Importance: Guidance is limited for training protocols that support stakeholders who are new to participating in telerehabilitation interventions using videoconferencing software.
Objective: To explore stakeholders’ experiences participating in a group-based intervention during the coronavirus disease 2019 (COVID-19) pandemic using a videoconferencing software (Zoom).
Design: Ad hoc exploratory thematic analysis.
Setting: Community-based telerehabilitation.
Participants: Stakeholders included group members (n = 8) who were low-income adults with chronic stroke (≥3 mo) and mild to moderate disability (National Institutes of Health Stroke Scale ≤ 16), group leaders (n = 4), and study staff (n = 4).
Intervention: Group-based intervention, ENGAGE, delivered using videoconferencing technology. ENGAGE blends social learning and guided discovery to facilitate community and social participation.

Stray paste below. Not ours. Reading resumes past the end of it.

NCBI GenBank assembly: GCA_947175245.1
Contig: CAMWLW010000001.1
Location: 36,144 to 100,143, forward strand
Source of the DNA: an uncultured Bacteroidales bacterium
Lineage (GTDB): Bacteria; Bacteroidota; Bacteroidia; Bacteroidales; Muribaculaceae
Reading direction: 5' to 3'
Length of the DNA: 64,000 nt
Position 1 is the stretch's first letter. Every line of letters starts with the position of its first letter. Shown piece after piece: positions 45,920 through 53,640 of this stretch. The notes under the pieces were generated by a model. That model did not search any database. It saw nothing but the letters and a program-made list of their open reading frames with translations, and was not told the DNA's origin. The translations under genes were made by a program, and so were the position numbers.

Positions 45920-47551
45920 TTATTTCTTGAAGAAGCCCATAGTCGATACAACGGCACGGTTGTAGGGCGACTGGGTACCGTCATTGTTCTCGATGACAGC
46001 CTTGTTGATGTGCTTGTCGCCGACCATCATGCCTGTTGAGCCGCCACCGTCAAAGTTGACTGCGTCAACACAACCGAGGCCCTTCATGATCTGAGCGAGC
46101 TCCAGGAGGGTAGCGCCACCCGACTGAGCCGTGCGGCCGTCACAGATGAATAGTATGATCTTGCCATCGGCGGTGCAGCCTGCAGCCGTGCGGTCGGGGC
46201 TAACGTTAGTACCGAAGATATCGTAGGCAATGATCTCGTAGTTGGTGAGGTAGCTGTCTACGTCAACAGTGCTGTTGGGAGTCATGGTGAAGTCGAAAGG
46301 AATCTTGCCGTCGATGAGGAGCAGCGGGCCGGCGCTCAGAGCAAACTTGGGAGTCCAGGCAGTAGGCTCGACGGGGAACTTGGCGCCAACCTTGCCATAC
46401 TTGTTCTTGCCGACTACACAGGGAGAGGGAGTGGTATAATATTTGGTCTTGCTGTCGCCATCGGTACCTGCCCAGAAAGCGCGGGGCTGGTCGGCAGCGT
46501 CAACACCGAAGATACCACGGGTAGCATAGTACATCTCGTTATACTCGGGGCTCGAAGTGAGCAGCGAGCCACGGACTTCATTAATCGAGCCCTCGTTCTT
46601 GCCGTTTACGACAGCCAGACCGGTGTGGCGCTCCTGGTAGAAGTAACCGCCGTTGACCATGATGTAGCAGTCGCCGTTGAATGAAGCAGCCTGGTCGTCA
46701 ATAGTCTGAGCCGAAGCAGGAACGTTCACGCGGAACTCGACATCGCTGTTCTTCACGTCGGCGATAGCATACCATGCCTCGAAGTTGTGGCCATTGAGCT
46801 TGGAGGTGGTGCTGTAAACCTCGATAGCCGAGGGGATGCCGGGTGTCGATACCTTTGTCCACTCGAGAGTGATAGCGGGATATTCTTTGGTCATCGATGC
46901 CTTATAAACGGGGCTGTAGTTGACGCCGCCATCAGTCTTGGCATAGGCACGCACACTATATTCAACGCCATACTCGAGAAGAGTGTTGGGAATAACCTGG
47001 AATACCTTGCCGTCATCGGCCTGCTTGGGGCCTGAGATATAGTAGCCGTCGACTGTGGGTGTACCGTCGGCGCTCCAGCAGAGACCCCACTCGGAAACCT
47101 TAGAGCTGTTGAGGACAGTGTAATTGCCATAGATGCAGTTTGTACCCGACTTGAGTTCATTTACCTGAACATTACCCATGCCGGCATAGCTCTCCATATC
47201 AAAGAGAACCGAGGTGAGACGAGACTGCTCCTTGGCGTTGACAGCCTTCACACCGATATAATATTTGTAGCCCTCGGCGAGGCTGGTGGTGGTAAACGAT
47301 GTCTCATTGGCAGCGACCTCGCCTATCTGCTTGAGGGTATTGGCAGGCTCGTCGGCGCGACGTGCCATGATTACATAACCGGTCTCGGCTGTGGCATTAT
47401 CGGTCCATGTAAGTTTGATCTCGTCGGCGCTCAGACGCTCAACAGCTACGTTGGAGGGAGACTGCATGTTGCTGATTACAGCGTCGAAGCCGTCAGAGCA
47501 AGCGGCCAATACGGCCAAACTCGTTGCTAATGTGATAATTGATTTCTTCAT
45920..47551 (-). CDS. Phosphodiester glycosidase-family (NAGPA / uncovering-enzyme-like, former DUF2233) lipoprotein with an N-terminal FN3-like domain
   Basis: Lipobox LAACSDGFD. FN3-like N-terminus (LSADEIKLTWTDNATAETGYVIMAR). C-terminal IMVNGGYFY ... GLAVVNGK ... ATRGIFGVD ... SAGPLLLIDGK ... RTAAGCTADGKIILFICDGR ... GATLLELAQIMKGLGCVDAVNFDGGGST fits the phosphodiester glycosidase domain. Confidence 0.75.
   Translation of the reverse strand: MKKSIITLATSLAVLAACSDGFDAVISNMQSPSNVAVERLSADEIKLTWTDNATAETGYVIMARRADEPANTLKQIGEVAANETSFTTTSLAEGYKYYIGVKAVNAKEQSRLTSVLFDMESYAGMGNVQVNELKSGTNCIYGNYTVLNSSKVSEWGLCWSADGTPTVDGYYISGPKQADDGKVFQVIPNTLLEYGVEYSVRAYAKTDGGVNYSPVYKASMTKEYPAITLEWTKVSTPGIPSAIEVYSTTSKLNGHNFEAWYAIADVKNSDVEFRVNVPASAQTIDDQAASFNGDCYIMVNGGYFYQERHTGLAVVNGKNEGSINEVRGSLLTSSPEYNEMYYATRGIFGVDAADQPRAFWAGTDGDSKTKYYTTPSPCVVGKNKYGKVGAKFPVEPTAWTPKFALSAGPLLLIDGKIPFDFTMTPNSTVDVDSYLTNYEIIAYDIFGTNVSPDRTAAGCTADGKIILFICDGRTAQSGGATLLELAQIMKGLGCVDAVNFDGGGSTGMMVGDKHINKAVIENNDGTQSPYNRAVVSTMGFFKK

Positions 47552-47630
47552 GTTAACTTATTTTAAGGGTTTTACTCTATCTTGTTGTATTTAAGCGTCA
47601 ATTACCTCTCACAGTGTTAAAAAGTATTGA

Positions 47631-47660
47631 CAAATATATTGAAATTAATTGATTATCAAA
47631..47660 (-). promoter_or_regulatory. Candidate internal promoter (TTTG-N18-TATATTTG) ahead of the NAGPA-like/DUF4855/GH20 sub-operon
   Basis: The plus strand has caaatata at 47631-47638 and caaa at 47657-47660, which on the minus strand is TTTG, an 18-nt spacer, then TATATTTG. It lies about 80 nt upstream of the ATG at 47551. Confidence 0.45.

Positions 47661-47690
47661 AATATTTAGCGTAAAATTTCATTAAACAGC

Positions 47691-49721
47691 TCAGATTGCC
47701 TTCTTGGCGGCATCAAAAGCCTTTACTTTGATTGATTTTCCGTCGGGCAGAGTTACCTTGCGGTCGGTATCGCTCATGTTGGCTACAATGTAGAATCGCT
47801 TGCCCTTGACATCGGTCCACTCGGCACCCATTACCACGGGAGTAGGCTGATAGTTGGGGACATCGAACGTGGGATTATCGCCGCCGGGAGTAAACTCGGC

Outcomes and Measures: Semistructured interviews.
Results: Stakeholders included group members (ages 26–81 yr), group leaders (ages 32–71 yr), and study staff (ages 23–55 yr). Group members characterized ENGAGE as learning, doing, and connecting with others who shared their experience. Stakeholders identified social advantages and disadvantages to the videoconferencing environment. Attitudes toward technology, past technology experiences, the amount of time allotted for training, group size, physical environments, navigation of technology disruptions, and design of the intervention workbook were facilitators for some and barriers for others. Social support facilitated technology access and intervention engagement. Stakeholders recommended training structure and content.
Conclusions and Relevance: Tailored training protocols may support stakeholders who are participating in telerehabilitation interventions using new software or devices. Future studies that identify specific tailoring variables will advance the development of telerehabilitation training protocols.
What This Article Adds: These findings provide stakeholder-identified barriers and facilitators, in addition to stakeholder-informed recommendations, for technology training protocols that may support uptake of telerehabilitation in occupational therapy.